Children's Play Is Declining, But We Can Help Reclaim It

Children at play participate in complex scientific discovery as they hypothesize, experiment and make generalizations about the world and how it works.
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Merete L. Kropp

America has a problem with play.

Research consistently confirms the benefits of play for children and experts agree that those benefits are long-lasting and have permanent effects on development. However, the most recent US statistics gathered between 1981 and 1992, showed a 25% decrease in children’s time spent playing, despite the powerful arguments of child development experts for the importance of play. Anecdotal evidence suggests this decline has continued and children today spend less time engaging in free play, particularly outdoors, than they did 25 years ago.

To most people, the words “play” and “childhood” go hand in hand, but the fun and games of childhood are disappearing across America. Unstructured time for free play has diminished amid the pressures faced by both parents and children. Adults who care for children have become increasingly preoccupied with goals and purposeful activities.

The benefits of play are well documented. Experts agree that playing improves cognitive ability and develops children’s communication skills. Leslie Bushara of the Children’s Museum of Manhattan explains, “Play really helps with leadership skills, because when you are engaged in play as a child, you’re listening, you’re negotiating, you’re talking. It helps build language skills that are different than when you are with adults.”

Children who engage in play demonstrate increased creativity and inventiveness. Social play provides opportunities for children to process and express their emotions within a caring environment, building their self-esteem and resilience.

When children spend time playing together, they learn to be flexible and adjust their goals as they develop persistence and tenacity.

According to author and educator Nancy Shulman, when “… you watch children at play, they will try something over and over again and fail at it and fail at it and keep trying, because they’re setting the agenda.”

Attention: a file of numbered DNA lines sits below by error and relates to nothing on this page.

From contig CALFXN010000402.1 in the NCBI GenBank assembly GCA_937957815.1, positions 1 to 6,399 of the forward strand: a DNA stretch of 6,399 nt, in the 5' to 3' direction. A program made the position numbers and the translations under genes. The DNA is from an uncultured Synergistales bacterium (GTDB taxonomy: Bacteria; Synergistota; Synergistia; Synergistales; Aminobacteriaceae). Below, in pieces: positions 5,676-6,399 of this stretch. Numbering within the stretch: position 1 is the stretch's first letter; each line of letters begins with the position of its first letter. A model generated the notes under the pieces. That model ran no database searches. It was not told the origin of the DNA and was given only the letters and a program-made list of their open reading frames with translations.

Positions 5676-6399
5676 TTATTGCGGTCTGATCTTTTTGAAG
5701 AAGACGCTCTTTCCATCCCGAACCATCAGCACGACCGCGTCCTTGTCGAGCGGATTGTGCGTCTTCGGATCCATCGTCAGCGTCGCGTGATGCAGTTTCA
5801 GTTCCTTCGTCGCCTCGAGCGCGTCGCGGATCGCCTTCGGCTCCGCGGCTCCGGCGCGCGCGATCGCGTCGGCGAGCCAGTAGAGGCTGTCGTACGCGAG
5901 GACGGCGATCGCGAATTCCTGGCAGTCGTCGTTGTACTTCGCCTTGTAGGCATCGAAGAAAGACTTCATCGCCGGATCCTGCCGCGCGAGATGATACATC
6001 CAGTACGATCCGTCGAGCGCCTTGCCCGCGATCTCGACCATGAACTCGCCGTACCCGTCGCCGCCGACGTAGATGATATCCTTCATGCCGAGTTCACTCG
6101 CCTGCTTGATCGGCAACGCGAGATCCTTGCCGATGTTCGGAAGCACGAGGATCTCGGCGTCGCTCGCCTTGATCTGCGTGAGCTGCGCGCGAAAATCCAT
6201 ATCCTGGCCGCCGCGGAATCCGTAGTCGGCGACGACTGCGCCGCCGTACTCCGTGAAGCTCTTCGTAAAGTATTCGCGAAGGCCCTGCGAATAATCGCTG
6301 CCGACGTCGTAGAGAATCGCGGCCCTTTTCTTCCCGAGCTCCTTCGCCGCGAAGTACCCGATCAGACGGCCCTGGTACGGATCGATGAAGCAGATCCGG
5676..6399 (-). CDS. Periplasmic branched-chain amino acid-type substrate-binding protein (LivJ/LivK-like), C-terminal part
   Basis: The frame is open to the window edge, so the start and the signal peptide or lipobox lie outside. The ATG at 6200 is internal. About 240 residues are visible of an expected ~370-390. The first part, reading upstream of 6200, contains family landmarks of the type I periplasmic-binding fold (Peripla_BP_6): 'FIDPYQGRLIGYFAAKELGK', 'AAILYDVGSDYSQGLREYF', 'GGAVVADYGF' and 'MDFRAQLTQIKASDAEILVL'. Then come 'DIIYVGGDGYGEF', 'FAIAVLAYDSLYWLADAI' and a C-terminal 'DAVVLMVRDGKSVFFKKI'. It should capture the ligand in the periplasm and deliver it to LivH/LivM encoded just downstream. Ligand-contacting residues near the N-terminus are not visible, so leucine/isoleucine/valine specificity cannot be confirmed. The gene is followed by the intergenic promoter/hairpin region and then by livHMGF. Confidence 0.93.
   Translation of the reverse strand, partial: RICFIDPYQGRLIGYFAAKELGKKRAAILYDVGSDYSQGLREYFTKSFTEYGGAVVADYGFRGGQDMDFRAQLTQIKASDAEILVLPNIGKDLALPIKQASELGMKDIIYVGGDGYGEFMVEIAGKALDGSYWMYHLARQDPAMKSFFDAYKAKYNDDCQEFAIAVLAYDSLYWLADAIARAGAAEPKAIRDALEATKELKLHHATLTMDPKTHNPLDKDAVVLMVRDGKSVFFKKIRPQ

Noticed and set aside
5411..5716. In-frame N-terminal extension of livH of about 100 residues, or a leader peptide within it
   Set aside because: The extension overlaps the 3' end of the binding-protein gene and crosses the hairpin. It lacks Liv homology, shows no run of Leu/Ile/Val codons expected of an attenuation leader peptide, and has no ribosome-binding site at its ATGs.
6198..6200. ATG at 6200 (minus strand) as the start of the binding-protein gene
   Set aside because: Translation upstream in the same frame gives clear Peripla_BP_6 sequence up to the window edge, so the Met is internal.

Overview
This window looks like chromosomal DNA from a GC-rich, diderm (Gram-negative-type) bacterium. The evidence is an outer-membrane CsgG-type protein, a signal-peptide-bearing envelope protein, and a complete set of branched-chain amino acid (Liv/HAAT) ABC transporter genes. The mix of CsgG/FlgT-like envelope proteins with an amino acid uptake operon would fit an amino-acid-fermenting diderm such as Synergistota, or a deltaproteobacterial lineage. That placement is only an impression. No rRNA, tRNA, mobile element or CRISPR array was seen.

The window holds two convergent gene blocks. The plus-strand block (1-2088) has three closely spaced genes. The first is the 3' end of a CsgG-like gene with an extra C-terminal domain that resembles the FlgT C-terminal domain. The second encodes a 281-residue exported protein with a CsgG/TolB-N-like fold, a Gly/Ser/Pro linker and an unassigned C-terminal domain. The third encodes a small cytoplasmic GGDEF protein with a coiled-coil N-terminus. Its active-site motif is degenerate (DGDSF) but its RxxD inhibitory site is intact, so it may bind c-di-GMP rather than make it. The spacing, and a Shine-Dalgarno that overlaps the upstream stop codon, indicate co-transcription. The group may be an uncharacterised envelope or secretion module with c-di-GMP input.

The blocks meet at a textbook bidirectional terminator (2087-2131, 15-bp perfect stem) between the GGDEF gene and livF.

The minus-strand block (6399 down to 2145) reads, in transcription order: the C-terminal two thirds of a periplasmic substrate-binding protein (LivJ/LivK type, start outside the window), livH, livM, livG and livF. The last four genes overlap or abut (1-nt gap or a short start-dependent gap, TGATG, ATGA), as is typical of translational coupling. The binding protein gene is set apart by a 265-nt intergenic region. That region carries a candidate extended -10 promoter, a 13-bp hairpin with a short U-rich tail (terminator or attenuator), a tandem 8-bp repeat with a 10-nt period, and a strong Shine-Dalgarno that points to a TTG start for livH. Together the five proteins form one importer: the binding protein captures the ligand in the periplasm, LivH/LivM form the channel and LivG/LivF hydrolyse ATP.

Although both experts and parents agree that the beneficial outcomes of play prepare children for success in relationships and academic endeavors throughout their lifespan, some have unfortunately reverse engineered these outcomes. Thinking they are doing their children a favor, many adults overexert themselves as they strive to reach these objectives through goal-oriented, structured activities.

Adults today are culturally conditioned to value goals, purpose and results. While goals for children may be well intentioned, the manner in which many caregivers attempt to reach these goals ends up hurting children while also causing undue anxiety and pressure on parents. True play cannot be goal oriented. Play is free flowing, organic and responsive with no planned outcomes. When adults orchestrate play, its benefits are lost.

According to a special report by the Genius of Play entitled The State of Play in America, the following six factors contribute to the current decline of play:

1. Overly structured schedules

2. Too many extra curricular activities

3. Increased screen time

4. Decreased recess time in school

5. Competitive parenting culture

6. Parental buy-in and support for play

However, children play despite these obstacles. Play is what happens when adults are busy doing other things. Kids play between the cracks of their scheduled lives – in waiting rooms, along the sidelines of sibling’s sporting events or while waiting for their next activities to begin.

Regrettably, despite these short bursts of play, children who miss out on the opportunity to engage in prolonged periods of free play on a regular basis, lose the benefits naturally developed through extended play.

Moreover, as children play less, educators report seeing a decrease in the sustained ongoing attention needed to create opportunities for problem solving over time as well as language, communication, social-emotional skills and resilience.

What can parents do to support and enhance their children’s play?

1. Schedule UNSTRUCTURED time for children to be bored and entertain themselves.

2. Provide simple toys with multiple purposes that give opportunities for creativity and problem solving.

3. Follow children’s lead during playtime and allow them to negotiate and communicate on their own terms.

4. Go outside!

5. Set and maintain boundaries with particular attention to technology and model appropriate, healthy use of devices.

6. Leave kids alone to come up with their own ideas and solve their own problems.

Finding time for children to play should not be an additional burden or event for parents to schedule into their already overflowing lives. Families whose children are given time to play freely feel less pressure and can save money by cutting out needless activities.

When caregivers take a step back, relax and give up some control they allow their children to lead, learn and discover independently and collaboratively through play.

Parents do not have to constantly entertain their children and fill every minute of their days. They can observe from a distance and find joy in their children’s delight and creative endeavors.

While play may appear to simply consist of idly filling time with meaningless enjoyable activities, children at play participate in complex scientific discovery as they hypothesize, experiment and make generalizations about the world and how it works.

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